Have you ever been completely captivated by ocean waves and the pounding rhythm of the constant crashing on the beach? Are you mesmerized by whitecaps, wave crests breaking into white foam? Do surface whitecaps that break offshore due to wind make you excited or anxious? Welcome to the world of a Head of School.

I came to the sea’s edge to reflect and renew after a particularly challenging academic year, having navigated numerous peer conflicts among both students and adults in four different grade levels from second to seventh. To me, whitecaps are a visual indicator of strong winds and trouble ahead, but what if I changed my view and saw them as a steadfast symbol of resilience and strength? What if instead of steering clear, I faced them head on?

My time contemplating the horizon, while relaxing in a beach chair armed with a book and a beverage, revealed four key takeaways for leadership. All of which require observation, knowledge, and understanding — characteristics of empathetic leadership.

The slightest breeze can create large ripples. 

Although wind turbulence is a major cause of whitecaps, the white frothy bubbles can occur in slight breezes. Several issues of peer and social conflict that I dealt with this year started with a mean comment in an unstructured or unsupervised time at school or at home. Unreported and allowed to fester, the initial interaction began to take on a life of its own. Thus, if we can encourage students and parents to partner with the school to address small issues in a timely manner by alerting the school about inappropriate interactions, comments, or social media posts they become aware of — either at home or at school, we can calm the waters before they crest. The sooner we can deal with a mean comment or unpleasant encounter, the better. While we don’t necessarily want teachers and parents to report every single sarcastic or mean comment they hear, I have become convinced this year that had we acted on the first comment, we would have prevented heated conversations and irreparable relationship fractures.

Stormy weather always gives way to the sun.

Whitecaps usually form in stormy weather, and most do not last very long. Using the old adage, this too shall pass, as my mantra, helps me better navigate thorny situations, knowing that there will be sun at the end of the storm. I have witnessed several instances this year when students, with the help of our School Counselor, did the work to understand each other’s social and emotional needs, and worked through conflict to build better relationships. While every grade level at Kent School has Morning Huddles, a chance to share how students are doing with their classmates to increase belonging, often students need one-to-one conversations, moderated by the School Counselor, to manage conflict. Students learn to share what they are feeling when another student says something unkind and the student who was unkind needs an opportunity to make it right. This facilitates relationship repairing and rebuilding. The whitecap symbolizes that the only way to address an issue is facing it head on and moving through it. Do the hard work of looking at yourself and understanding why you feel a certain way about a comment made to you, or why you made an unkind comment to a classmate or friend. Have difficult conversations with peers to resolve issues. There is no way to side step a whitecap.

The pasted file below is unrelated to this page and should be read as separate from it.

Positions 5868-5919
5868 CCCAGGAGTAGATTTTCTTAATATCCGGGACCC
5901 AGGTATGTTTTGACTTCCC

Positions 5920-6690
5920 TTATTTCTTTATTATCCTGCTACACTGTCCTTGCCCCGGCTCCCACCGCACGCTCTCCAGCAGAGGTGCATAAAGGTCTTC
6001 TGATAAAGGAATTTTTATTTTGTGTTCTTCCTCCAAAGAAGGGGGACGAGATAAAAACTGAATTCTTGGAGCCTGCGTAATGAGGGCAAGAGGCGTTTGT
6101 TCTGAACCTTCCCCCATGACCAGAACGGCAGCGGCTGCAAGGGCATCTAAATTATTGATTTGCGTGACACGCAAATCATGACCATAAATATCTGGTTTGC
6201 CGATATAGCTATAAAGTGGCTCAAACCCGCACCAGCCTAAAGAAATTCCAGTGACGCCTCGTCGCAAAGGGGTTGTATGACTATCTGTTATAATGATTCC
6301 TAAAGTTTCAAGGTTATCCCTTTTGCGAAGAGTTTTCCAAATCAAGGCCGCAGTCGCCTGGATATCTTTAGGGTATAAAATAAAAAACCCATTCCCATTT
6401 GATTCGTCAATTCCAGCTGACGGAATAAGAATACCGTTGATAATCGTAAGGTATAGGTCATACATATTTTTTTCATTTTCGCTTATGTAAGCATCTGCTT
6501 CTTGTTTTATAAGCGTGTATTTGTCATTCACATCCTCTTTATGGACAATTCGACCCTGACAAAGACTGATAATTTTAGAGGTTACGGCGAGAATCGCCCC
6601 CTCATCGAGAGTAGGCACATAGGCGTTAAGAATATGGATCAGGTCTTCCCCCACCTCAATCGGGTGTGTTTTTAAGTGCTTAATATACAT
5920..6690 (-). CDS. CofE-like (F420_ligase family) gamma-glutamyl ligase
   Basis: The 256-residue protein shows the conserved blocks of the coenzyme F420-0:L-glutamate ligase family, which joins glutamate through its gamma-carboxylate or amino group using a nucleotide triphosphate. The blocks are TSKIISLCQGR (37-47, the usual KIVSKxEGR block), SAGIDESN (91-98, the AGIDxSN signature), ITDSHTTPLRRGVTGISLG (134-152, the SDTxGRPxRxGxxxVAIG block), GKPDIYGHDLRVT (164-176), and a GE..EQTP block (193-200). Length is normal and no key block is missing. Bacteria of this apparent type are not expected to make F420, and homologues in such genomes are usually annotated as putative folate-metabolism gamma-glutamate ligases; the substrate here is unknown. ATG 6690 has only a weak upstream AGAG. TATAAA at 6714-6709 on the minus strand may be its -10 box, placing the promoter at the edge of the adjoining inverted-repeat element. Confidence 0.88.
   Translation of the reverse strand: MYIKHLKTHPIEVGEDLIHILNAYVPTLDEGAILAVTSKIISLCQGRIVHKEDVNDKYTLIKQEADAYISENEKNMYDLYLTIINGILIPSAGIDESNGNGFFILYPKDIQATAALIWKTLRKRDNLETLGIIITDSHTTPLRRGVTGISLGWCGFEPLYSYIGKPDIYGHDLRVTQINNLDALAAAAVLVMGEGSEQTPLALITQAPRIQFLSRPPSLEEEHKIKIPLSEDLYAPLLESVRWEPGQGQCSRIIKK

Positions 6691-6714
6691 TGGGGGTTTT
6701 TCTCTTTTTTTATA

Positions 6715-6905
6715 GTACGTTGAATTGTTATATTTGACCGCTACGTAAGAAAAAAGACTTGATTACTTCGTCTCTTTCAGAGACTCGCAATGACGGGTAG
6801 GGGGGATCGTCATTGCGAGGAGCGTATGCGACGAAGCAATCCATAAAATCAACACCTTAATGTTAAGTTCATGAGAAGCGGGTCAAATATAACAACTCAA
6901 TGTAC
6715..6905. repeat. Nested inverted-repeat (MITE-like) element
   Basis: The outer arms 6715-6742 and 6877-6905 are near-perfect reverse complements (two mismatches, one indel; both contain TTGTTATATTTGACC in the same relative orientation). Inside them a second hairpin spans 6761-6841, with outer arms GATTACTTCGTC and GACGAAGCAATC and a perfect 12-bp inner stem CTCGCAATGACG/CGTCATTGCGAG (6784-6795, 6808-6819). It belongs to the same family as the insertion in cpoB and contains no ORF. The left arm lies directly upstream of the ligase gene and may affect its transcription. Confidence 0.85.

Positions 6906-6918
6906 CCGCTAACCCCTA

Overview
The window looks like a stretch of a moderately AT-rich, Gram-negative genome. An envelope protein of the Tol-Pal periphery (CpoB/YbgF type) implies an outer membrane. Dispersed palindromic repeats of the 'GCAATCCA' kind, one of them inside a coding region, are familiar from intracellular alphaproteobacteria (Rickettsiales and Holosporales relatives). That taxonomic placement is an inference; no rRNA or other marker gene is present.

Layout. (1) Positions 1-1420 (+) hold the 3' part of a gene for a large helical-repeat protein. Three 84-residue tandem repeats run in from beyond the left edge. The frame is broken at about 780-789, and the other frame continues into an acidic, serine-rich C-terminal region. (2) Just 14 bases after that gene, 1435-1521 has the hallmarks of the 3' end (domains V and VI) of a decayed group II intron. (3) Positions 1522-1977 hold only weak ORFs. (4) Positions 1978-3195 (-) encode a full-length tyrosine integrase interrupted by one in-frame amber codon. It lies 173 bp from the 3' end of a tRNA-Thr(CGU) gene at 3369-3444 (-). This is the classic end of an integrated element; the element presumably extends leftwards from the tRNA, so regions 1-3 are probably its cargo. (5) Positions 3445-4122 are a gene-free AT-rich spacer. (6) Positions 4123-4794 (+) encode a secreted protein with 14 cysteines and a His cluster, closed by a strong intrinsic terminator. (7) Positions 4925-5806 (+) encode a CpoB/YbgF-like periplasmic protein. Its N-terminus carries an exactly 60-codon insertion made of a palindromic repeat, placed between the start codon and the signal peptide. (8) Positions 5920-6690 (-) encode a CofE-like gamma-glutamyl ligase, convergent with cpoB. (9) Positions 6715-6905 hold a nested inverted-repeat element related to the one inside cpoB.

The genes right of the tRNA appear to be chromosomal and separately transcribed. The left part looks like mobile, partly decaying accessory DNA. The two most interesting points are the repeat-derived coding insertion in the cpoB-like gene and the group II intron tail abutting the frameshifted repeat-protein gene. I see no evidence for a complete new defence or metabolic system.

It’s vital to hear out differing opinions on handling issues.

Shifting tides can create whitecaps. Our administrative team members — the Assistant Head of School for Academics, the Dean of Students, and the School Counselor — work incredibly well together, but sometimes have differing opinions on a student issue. While consequences may be necessary in some cases, they can vary from repairing the harm to serving a suspension, sometimes even for the same behavior. I value listening to all sides of any issue and like to take an approach that encompasses both age-appropriate student accountability and social and emotional growth. Sometimes this balance is easier than other times. When students are genuinely remorseful and want to work to repair any harm to another, real growth occurs. When this tide changes for students, they learn that true joy can be attained in the process of becoming the person they are meant to be, like the foam bubbles bursting forth on a whitecap. 

Obstacles in your path create opportunity.

Passing boats or ships can create whitecaps. Obstacles, such as parents who are not on the same page as the school, can definitely impede progress for students and create waves for faculty and administrators. We have had disagreements this year with parents on the use of social media, the definition of bullying, and behavior expectations. Turning these obstacles into opportunities by building strong parent-school relationships helps us advance our mission as a student-centered school and helps us build our community. It is not easy. It requires the investment of time, research, and multiple conversations for smooth sailing to return. 

According to Zora Neale Huston’s myth Why the Waves Have Whitecaps, Mrs. Water is jealous of Mrs. Wind’s children and so she drowns them. The whitecaps are caused when Mrs. Wind calls for her children, “white feathers would come up on top of de water.” This is what we see whenever wind passes over the ocean. “When you see a storm on de water, it’s de wind and de water fightin’ over dem chillun.”

All of this makes me realize that whitecaps are not to be feared. They can help us strategize on the best path forward for our students and our community in times of trial. And if we look for the smallest signals of trouble to break the cycle of conflict, jealousy, and hurtfulness, maybe we can stare right into the barrel of the wave with deeper understanding and clarity.